First bite of the Steakhouse, and I’m in a backyard at a barbecue – someone just took the burger off the grill. Top chef just slid the charbroiled patty on the bun, ready with fried onions, a steak sauce, mayonnaise, lettuce and tomato.
It is a tasty burger. It’s cut in half, and Fred eats one half, and I eat the other. He enjoys it. We discuss that grill flavour.
“That was one of our slogans – backyard burgers,” Angel said. Come on – really? Is she just being nice?
The little fried onions make it taste like a gourmet burger – it is a gourmet burger – even though this seven-ounce burger and fries and a large drink only costs under $8.
Not bad, I thought. This burger rivals any other burger on Island. This isn’t a ‘low end’ burger, or a ‘fast food’ burger. It’s a quality burger that bursts with flavours.
“I don’t remember tasting a burger like this,” I told them, and they’re proud. They talk to me about the traditions of Burger King. It’s a staple in Cayman. Almost 30 years on island. And Angel’s family brought it here.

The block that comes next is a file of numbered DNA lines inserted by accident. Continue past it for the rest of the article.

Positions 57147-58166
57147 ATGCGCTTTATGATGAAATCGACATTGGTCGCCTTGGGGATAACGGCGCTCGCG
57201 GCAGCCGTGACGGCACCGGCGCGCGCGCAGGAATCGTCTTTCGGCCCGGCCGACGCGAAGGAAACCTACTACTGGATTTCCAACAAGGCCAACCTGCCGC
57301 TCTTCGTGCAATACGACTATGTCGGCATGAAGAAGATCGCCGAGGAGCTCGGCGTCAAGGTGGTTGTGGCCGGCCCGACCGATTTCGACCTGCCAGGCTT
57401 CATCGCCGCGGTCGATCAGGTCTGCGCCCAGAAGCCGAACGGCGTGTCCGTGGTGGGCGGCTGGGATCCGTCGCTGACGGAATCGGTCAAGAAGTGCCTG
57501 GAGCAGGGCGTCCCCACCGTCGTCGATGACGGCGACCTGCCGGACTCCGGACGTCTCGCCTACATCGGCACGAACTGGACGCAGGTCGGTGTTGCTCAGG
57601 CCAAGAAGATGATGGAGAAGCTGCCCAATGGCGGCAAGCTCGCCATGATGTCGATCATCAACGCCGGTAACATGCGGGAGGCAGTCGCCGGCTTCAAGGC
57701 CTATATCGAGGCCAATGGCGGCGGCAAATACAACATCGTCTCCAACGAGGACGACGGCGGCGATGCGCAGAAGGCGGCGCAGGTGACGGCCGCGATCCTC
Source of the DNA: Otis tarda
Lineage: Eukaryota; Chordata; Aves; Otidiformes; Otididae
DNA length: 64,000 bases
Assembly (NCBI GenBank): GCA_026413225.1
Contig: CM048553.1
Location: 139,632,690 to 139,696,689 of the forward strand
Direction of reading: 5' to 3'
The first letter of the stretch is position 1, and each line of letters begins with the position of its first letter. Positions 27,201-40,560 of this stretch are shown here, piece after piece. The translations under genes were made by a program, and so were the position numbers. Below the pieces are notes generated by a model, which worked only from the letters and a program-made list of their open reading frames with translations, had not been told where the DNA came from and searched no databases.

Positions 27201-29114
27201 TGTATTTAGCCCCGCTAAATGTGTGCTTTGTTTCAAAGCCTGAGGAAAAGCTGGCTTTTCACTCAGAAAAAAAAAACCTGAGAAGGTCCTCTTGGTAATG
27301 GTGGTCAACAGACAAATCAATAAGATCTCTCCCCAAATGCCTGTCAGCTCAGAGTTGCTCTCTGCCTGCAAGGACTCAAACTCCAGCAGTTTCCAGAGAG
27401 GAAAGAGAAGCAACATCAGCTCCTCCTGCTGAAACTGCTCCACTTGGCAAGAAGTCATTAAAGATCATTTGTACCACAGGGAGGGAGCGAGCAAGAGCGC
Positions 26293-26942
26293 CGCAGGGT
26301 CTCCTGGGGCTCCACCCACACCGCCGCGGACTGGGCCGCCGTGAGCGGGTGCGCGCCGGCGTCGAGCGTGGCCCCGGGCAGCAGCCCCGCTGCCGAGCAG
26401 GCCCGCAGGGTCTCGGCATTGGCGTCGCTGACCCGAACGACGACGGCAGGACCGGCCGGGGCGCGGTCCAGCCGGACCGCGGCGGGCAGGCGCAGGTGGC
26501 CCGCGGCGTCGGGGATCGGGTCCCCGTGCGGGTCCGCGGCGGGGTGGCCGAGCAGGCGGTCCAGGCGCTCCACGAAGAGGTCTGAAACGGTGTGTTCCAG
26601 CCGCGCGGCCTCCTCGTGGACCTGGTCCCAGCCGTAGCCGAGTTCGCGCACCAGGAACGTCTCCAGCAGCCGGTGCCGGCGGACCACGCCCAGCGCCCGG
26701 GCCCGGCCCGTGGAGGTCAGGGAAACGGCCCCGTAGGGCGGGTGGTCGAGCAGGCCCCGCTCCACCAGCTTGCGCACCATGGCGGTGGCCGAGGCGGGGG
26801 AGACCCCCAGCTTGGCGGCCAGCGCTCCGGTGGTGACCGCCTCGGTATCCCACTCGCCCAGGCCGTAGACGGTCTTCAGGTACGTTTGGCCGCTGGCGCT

I left my new friends behind, they were happy, I was happy. Another customer served. That must make a million. More, probably.
If you didn’t partake in The Brasserie’s Harvest Dinner, then you missed out on absolutely one of the best dining experiences you can have.
It’s a family style dinner using all fresh ingredients from the outdoor garden right at the restaurant. It feels like Thanksgiving, but with people you don’t actually know.
Usually I’m inside the restaurant on a Friday evening after a long week of work. I hit the table extremely thirsty for whatever concoction they’d like to experiment with.
I met Chef Brad Phillips and General Manager Kyle Kennedy before lunchtime – I had never seen the inside of that place in those hours. Out of habit, I was immediately thirsty for some vodka or rum beverage. 11am, I had to remind myself. It’s early yet.
The Brasserie is known for its catch of the day (it has its own boat), but it also has an open-faced Kobe burger on its menu that is an all-out all-star.
“It’s actually fresh ground Wagyu beef,” said Phillips. He’s somewhat of a food genius, really, so when he says something, it’s bound to be of note. “And we do an aged cheddar cheese on top from Vermont, and then caramelised sweet onions.”
It all sits on top of a sliced bun of toasted ciabatta. The burger is served with a… give me a second – have to wipe the drool off my lips – it’s that good… lemon aioli with some of the peppers and pickled cucumber from their garden made into relish.
“It’s to counter the richness of the burger and the cheese,” he said. Genius, I said, again. Pure genius.